Dumbest decision of the season.
Steven Wright, RHP, Red Sox — Wright is still rehabbing his right shoulder but feels he’ll be full-go for spring training. Wright has been dealing with bursitis and rotator cuff irritation since diving back to second base in a pinch-running role Aug. 7 against the Dodgers. Wright was upset about the public bashing of manager John Farrell for his decision to pinch-run Wright, which led to the All-Star pitcher missing the final month of the regular season and the playoffs. “I wish people would stop blaming John for that. I was actually excited he called my name for that role,” Wright said. “I was completely prepared for it. . . . I went through all my checkpoints. I told myself I was going to be aggressive and I got caught. That’s my fault. I landed wrong on my shoulder. That’s nobody’s fault. I could have been hurt stepping out of the shower. I could have been hurt if I had reached base the day I pitched two days before. I don’t know why people have to blame someone. It’s baseball.”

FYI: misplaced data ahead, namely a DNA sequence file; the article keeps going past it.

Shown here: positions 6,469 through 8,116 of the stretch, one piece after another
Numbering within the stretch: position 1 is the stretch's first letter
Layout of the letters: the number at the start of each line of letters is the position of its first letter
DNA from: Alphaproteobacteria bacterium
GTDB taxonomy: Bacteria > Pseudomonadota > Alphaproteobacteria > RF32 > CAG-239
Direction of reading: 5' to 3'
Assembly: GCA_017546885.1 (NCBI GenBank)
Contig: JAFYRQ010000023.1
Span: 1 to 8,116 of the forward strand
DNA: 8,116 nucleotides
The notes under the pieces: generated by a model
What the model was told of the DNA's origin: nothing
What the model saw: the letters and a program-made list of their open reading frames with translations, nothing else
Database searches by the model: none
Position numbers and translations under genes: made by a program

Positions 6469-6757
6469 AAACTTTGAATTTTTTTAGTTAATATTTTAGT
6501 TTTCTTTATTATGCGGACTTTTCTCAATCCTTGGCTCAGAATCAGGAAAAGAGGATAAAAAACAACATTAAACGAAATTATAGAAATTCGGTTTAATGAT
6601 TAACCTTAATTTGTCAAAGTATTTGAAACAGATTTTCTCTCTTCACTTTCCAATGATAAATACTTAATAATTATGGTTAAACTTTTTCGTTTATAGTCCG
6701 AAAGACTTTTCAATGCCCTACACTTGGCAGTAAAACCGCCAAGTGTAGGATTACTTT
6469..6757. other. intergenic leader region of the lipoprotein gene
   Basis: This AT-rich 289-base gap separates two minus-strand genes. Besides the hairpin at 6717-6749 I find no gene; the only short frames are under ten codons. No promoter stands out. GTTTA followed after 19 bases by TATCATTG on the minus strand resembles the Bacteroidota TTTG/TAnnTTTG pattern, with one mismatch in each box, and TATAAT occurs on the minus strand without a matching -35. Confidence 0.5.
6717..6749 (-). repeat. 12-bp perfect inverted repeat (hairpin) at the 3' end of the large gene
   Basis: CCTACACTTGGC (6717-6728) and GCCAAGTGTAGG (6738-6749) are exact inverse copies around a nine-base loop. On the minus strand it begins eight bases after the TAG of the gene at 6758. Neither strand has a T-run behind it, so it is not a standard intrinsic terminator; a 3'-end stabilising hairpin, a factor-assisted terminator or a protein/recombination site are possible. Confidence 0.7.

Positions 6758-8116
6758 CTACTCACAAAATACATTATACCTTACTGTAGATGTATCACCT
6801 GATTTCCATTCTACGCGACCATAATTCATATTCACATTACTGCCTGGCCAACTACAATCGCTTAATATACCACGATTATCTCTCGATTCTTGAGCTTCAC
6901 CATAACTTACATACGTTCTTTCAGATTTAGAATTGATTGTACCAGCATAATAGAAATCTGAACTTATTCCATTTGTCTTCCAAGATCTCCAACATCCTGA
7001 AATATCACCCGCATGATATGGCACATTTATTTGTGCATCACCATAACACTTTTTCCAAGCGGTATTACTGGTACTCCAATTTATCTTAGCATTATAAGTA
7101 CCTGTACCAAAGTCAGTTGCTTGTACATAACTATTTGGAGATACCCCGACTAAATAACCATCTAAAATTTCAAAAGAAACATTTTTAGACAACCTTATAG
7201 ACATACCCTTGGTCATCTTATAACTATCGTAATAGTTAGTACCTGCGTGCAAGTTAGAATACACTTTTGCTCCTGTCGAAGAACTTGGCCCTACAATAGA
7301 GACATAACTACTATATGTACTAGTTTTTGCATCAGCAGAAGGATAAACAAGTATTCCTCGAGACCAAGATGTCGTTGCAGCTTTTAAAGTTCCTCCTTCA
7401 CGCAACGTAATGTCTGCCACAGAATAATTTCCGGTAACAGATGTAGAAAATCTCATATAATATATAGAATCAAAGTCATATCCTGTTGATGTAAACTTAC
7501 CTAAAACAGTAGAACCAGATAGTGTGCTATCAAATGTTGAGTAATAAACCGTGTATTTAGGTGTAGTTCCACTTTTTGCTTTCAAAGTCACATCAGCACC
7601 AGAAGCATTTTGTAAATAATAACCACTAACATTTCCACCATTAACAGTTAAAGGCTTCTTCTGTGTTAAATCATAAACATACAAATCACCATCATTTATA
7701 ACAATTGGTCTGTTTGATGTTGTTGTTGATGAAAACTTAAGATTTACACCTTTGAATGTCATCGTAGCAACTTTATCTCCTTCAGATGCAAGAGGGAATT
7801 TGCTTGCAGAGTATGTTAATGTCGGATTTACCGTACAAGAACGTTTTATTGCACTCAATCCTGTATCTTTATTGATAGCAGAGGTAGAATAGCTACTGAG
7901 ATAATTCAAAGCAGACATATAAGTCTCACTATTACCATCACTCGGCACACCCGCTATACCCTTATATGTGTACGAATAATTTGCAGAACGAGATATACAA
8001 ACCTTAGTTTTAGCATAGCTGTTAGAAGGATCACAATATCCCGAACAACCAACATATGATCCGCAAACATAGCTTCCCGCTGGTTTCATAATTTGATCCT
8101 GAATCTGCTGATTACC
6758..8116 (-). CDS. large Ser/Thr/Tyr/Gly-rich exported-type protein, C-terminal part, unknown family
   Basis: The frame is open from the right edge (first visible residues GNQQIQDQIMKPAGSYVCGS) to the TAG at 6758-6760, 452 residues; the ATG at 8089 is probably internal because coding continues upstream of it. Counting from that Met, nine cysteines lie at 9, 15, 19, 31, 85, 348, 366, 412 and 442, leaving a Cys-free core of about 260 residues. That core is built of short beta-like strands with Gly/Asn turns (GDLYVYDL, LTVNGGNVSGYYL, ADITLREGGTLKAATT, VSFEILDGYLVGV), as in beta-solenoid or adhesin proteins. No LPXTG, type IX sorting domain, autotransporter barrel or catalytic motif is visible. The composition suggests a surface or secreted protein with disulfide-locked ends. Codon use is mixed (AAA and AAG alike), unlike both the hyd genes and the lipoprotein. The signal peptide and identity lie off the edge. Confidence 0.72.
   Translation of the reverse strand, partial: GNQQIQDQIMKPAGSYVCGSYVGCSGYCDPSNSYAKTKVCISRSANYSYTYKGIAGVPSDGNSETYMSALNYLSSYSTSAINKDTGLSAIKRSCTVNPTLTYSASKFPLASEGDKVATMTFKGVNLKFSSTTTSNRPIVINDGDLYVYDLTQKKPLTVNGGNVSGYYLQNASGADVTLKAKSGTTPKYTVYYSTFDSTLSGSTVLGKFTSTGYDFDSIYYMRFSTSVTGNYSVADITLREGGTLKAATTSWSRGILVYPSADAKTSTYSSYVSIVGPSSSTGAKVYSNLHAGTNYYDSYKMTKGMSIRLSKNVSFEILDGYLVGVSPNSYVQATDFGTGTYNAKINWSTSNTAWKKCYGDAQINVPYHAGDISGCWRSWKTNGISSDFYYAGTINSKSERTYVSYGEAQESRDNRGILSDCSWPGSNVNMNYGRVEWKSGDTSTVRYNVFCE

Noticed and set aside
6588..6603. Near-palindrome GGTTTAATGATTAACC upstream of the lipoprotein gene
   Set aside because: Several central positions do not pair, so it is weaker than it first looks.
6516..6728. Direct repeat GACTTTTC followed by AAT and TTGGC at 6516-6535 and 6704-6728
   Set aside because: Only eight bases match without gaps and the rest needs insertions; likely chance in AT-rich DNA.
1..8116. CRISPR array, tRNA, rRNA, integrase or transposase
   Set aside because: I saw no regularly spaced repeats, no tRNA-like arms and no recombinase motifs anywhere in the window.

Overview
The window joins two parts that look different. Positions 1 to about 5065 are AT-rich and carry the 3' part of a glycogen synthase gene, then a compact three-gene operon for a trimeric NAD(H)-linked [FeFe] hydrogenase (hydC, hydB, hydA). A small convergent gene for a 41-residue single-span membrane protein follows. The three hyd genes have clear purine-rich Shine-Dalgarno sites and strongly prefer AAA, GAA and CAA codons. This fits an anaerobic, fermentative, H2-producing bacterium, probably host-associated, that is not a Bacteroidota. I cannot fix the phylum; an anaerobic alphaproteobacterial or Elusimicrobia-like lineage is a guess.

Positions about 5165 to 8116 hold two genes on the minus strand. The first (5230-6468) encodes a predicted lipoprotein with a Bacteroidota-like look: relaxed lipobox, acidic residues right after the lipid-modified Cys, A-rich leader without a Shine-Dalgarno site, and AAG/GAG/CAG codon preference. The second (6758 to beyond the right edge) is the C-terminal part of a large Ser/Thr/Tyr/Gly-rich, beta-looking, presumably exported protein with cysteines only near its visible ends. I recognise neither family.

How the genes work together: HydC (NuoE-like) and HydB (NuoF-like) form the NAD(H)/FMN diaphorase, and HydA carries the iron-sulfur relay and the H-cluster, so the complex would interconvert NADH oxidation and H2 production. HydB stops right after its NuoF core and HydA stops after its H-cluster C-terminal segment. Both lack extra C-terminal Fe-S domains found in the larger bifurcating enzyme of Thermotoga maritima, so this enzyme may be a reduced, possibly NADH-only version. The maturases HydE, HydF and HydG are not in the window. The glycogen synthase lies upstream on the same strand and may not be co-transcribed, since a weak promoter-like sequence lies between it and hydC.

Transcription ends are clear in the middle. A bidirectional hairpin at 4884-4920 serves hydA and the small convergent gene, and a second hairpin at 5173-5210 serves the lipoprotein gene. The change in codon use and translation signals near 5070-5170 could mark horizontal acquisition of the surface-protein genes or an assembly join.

The Rangers have not yet announced the deal, but Ross has chosen to sign with the Rangers over the World Series champion Cubs. Sources confirmed Yahoo!‘s Jeff Passan’s report that the contract is worth $6 million plus incentives.